Thursday, March 13, 2014
Recently I blogged about the nonfiction writing class I'm taking. Here's a flash nonfiction piece I wrote for a class assignment in imitation of an essay by Brian Doyle.
For twelve years I watched two sons play competitive basketball, and here is what I learned about being a basketball dad.
There are moments of unbelievable exhilaration. Like when your son splits two defenders in the post and glances the ball off the backboard and sweetly through the net at a critical moment in the playoff game. There are moments of incredible disappointment and sadness. Like when your son’s team makes the state finals against an opponent it’s defeated handily three times during the regular season, and the other team plays the game of its life while your son’s team plays the worst of its and loses by a single point. The moments of disappointment after a loss last much longer than the moments of unbelievable exhilaration.
When a dad watches his son play his first competitive game in the fourth grade and his son receives his first pass only to hold the ball and look panicked and glance wildly around, the dad wants to yell “Pass the ball” to his son but knows he shouldn’t and really wants to run out on the court and help him but knows he can’t. When the son finally snaps out of his paralysis and dribbles the ball and plays well for the rest of the game, the dad breathes a sigh of relief and knows life can go on.
When the basketball dad's son plays in one of those elementary school leagues that don’t keep score, the dad still keeps score in his head and knows exactly how many points his son has scored.
Dads who believe they can watch their sons play sports without investing themselves too heavily and, you know, just watch the game for the pure joy of it and not care whether the son performs well or not are deluding themselves.
It is a very bad idea to engage in conversation about a high school game with parents of the opposing team’s players while the game is in progress. It’s an even worse idea to make a comment to an opposing player as he returns to the bench, even when said player has just wrestled your son to the floor using a headlock move worthy of the WWF.
The bleachers in high school gyms are among the most uncomfortable accommodations known to humankind, especially after four hours of sitting through the boy’s junior varsity game then the girl’s varsity game, then the boy’s varsity game.
Most referees at the small high school level have serious deficiencies in eyesight. Dads who yell instructions and helpful admonitions to these referees fail to benefit their son’s team and only end up making themselves look foolish. Some (so I’ve heard) even get disapproving glances from the principal’s wife.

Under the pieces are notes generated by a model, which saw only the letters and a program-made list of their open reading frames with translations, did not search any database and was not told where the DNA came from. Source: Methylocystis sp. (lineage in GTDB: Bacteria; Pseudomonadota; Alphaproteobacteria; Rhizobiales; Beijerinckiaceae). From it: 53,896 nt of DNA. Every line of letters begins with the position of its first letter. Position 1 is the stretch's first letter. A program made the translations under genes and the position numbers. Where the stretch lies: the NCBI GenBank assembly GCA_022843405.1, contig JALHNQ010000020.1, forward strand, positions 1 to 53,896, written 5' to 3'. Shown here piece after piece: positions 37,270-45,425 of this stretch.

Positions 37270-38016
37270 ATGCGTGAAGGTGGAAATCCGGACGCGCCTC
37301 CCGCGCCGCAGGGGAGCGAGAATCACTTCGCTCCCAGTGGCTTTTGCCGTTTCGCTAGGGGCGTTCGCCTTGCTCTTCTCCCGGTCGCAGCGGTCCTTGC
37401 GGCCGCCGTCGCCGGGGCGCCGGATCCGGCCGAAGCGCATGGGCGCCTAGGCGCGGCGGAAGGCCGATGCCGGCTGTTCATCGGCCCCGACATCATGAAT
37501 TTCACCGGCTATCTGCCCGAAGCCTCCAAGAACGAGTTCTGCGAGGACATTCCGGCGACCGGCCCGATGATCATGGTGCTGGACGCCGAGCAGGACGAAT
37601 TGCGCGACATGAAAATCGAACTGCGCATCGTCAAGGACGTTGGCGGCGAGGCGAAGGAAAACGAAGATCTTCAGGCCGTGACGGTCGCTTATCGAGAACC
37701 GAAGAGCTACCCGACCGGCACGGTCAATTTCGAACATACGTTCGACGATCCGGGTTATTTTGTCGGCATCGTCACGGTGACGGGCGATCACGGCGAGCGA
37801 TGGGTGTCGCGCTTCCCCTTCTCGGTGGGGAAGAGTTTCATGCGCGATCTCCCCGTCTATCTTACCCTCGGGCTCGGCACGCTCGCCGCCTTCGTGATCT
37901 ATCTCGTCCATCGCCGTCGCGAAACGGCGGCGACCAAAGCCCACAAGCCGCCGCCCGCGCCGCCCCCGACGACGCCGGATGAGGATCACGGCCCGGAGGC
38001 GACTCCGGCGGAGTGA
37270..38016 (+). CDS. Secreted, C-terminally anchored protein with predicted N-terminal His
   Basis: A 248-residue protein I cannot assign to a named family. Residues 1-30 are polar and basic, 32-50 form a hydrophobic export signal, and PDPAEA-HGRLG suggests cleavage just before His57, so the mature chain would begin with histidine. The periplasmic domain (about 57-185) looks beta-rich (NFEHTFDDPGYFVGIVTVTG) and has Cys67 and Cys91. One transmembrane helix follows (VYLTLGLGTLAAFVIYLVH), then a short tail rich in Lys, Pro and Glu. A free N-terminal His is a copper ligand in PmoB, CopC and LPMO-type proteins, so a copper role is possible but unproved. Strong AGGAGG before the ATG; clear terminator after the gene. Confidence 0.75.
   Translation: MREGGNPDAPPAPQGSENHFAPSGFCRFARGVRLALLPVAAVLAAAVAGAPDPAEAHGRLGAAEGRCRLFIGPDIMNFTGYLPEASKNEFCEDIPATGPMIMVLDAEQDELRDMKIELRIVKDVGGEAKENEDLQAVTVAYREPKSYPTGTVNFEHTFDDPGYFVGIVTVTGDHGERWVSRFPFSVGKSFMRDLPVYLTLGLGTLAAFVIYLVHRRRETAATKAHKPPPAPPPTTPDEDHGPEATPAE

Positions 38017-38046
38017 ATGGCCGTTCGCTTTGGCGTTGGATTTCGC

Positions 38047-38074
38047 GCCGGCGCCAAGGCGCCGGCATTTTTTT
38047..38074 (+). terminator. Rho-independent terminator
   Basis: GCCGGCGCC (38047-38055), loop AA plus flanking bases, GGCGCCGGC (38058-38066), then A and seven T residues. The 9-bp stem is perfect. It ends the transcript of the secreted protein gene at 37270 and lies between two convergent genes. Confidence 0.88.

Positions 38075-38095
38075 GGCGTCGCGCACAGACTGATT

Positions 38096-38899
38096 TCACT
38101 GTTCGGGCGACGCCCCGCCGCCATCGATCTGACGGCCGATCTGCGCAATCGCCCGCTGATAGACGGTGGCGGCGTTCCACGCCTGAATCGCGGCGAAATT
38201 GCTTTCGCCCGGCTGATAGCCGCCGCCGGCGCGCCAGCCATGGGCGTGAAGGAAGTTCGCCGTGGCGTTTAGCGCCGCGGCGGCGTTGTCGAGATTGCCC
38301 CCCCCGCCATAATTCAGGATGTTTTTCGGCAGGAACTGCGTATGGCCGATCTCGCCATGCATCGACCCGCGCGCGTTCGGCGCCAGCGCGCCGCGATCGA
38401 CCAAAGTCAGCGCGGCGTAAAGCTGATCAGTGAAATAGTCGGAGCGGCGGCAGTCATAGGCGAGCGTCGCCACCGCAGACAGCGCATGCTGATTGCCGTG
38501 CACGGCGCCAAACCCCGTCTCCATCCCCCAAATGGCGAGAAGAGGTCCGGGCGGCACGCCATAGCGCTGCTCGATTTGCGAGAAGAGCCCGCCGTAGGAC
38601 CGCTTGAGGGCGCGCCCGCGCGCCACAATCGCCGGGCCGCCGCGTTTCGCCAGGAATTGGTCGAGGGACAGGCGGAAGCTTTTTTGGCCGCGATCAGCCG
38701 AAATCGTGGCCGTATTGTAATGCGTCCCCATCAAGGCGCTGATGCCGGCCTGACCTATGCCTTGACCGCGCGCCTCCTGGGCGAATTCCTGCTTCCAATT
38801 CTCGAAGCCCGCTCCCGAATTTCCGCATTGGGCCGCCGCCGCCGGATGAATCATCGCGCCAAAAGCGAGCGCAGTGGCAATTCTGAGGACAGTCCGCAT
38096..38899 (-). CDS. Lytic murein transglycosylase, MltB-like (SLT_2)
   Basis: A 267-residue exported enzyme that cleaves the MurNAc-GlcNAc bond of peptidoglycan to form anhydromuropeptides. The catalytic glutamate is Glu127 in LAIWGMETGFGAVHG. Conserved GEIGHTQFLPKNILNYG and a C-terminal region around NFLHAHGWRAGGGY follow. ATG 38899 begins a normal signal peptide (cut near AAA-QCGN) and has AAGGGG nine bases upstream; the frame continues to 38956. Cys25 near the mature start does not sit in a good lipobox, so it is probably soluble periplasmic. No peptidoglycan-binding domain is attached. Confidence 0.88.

When your wife suggests you take anxiety medication prior to viewing high school basketball games, it could be a sign that you’re taking all this a bit too seriously.
During the years your wife and you are spending every Tuesday and Friday driving to small, out of the way high schools and sitting on those rock hard bleachers for four hours, you may complain about the time it takes. But when the last son graduates from high school, and basketball season rolls around in the fall, you recognize the gaping hole in your life and wonder what you’ll ever do with all that free time on Tuesday and Friday nights.
There are online forums where a high school team’s fans can talk basketball. These forums would contain more civil discourse if basketball dads did not participate and get into debates with other basketball dads about the relative merits of their own son’s basketball skills. Basketball dads, however, seldom heed this advice, preferring to try to relive their former basketball achievements, or lack of same, vicariously through their children.
In spite of how ridiculous basketball dads can be, some are lucky enough to have sons who gracefully accept their dad’s fumbling attempts to be supportive and who see through the childish and irresponsible behavior of the dad at their basketball games, understanding that on some level the dad is attempting to show love for the son, partly because the dad loves the game and it’s not really that the dad loves the son because he plays the game—even though it might appear that way.